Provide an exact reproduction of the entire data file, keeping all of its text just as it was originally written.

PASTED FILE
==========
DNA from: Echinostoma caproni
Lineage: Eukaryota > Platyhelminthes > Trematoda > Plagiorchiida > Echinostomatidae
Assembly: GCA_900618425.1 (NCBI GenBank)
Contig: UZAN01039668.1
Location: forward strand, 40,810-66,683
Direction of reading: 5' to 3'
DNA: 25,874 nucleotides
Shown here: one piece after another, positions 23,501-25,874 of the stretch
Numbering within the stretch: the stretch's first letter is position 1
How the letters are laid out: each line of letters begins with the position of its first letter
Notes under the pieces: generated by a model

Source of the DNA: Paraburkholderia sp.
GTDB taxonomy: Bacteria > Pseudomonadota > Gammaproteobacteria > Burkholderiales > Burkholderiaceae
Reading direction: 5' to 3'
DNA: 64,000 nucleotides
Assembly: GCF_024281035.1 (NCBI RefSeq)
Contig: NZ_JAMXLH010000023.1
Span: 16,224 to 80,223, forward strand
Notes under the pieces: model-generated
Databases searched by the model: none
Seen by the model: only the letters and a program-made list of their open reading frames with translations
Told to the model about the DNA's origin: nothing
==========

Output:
DNA from: Echinostoma caproni
Lineage: Eukaryota > Platyhelminthes > Trematoda > Plagiorchiida > Echinostomatidae
Assembly: GCA_900618425.1 (NCBI GenBank)
Contig: UZAN01039668.1
Location: forward strand, 40,810-66,683
Direction of reading: 5' to 3'
DNA: 25,874 nucleotides
Shown here: one piece after another, positions 23,501-25,874 of the stretch
Numbering within the stretch: the stretch's first letter is position 1
How the letters are laid out: each line of letters begins with the position of its first letter
Notes under the pieces: generated by a model

Source of the DNA: Paraburkholderia sp.
GTDB taxonomy: Bacteria > Pseudomonadota > Gammaproteobacteria > Burkholderiales > Burkholderiaceae
Reading direction: 5' to 3'
DNA: 64,000 nucleotides
Assembly: GCF_024281035.1 (NCBI RefSeq)
Contig: NZ_JAMXLH010000023.1
Span: 16,224 to 80,223, forward strand
Notes under the pieces: model-generated
Databases searched by the model: none
Seen by the model: only the letters and a program-made list of their open reading frames with translations
Told to the model about the DNA's origin: nothing